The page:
Every now and again, an excited client we’ve just landed will expects to see something a couple of days after the workshop. Getting through the concept of research and discovery across during the initial conversations is one thing, but given how enthused our clients can be, we often found ourselves working on improvements to what we hand over for sign-off. Be it wireframes releases or concept designs – how do we bring it closer to how the finished product will work, look and feel like? Prototyping our work was the obvious choice from the start, but it led to more questions:

  • Do we prototype every stage?
  • What’s important for each stage of the project?
  • What are the priorities for the stakeholders?
  • What will get us a sign-off from the client and allow to move forward?
  • How much time will it take?

TL; DR: There is no silver bullet. We haven’t yet found an app to present designs as they’d appear when built and that would help us do that. (Plus woo the client enough for instant sign-off, provide prototypes without getting into explanations why this looks half-finished and why that can’t really be clicked, AND makes us all gloriously thick espressos first thing.) Regardless, we’ve come a long way since uploading a JPEG of an interface and a note to Basecamp, counting on the client to get what we’re about.

Here’s what grabbed our attention along that way.

Wireframing with Weld

Following the initial research and user interviews, the first tangible deliverable we present to clients are wireframes. Their black and white, spartan appearance can be confusing, to say the least. Often, we chatted about moving wireframes into the browser and how that would help our clients understand what’s going on early on in the design process.

We struck gold with Weld. Not only did we get clickable prototypes right there in the browser – with a couple of clicks more we could make them responsive! Starting our designs in the browser (and working from the Mobile view up) got us thinking harder about hierarchy, flow and clarity of calls to action. We opted for a descriptive approach and minimum visual procrastination. No more picking typefaces for headings or border-radii for buttons while designing an initial wireframe!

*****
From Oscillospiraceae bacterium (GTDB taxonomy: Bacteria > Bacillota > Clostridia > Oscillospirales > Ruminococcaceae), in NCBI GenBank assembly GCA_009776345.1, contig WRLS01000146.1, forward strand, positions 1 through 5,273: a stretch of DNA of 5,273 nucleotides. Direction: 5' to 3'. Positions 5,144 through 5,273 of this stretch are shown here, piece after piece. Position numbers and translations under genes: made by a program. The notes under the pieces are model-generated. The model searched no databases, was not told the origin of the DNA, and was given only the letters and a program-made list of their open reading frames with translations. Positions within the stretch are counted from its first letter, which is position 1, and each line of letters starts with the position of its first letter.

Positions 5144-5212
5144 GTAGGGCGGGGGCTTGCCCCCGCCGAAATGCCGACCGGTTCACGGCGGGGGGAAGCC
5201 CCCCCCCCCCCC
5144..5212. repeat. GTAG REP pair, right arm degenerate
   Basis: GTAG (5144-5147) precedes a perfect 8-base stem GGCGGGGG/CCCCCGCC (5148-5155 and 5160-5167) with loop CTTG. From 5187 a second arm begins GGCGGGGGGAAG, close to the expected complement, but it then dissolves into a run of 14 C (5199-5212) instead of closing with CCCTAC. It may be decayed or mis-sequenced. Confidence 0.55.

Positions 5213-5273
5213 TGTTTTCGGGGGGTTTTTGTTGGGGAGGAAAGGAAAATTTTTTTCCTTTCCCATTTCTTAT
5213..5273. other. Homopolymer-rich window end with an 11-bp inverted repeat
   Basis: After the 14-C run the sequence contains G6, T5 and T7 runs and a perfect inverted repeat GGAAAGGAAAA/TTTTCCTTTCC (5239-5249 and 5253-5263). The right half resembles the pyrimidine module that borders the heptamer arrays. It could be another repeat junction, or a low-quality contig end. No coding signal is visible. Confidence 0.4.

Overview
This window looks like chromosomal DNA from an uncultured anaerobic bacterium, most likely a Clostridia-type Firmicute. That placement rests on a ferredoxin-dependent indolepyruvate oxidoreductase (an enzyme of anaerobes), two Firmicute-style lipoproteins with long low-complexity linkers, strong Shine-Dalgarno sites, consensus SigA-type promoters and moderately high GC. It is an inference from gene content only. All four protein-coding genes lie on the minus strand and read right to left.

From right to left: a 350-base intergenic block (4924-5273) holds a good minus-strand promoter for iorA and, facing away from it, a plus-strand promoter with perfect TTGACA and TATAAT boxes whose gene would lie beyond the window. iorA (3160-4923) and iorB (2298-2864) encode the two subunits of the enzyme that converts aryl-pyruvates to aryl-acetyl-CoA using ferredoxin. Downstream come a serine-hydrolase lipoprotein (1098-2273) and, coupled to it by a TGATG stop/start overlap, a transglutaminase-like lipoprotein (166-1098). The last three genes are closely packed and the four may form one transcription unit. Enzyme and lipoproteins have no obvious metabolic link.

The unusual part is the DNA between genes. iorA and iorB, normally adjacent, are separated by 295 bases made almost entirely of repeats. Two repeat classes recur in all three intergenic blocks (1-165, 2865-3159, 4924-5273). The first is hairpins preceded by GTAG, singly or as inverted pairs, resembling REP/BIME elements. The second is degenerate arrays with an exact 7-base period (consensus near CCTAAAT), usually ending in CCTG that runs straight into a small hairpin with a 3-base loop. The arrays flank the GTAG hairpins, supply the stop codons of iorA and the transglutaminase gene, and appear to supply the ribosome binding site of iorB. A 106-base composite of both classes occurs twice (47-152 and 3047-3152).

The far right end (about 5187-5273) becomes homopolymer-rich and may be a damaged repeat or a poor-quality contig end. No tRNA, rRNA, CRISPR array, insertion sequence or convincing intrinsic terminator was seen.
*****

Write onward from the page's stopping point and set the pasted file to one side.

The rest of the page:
Weld prototypes are responsive! Image source: www.weld.io/

Sure, the wireframes remained monochrome. But seeing them in the environment the finished product would inhabit, clients got to grips with content flowing between Desktop and Mobile, clicked buttons, moved freely from page to page and inputted text into form fields. We noticed a shift in focus – from the initial anxiety wireframes brought – “I’m not sure about this… Is it not too dark for a website?” – to “Yeah, I understand what this is” and nods of agreement.

Working out interactions with Framer

With a couple of days spare on the design team’s timesheet, prototyping microinteractions or module behaviour goes a long way. Succinct, informative briefings are difficult enough when describing interactions or screen behaviour. Zoning in on a specific module with a couple of before & after JPEGs is far too general a way to design and build a flow. Throw an in-between state or a specific transition and… welcome to ambiguity land.

Here’s where Framer comes in. Importing your PSDs or Sketch files, giving you full control over events and giving us surgical precision when tweaking those timings and curves down to decimal points.

Framer came with one caveat. You had to be comfortable enough with JavaScript (emm… CoffeeScript, its curly-braces-hating kid cousin) to unleash its potential. Without asking if designers should code ( ¯\_(ツ)_/¯ ), for the purpose of this post let’s just assume we all have a working knowledge of CoffeeScript.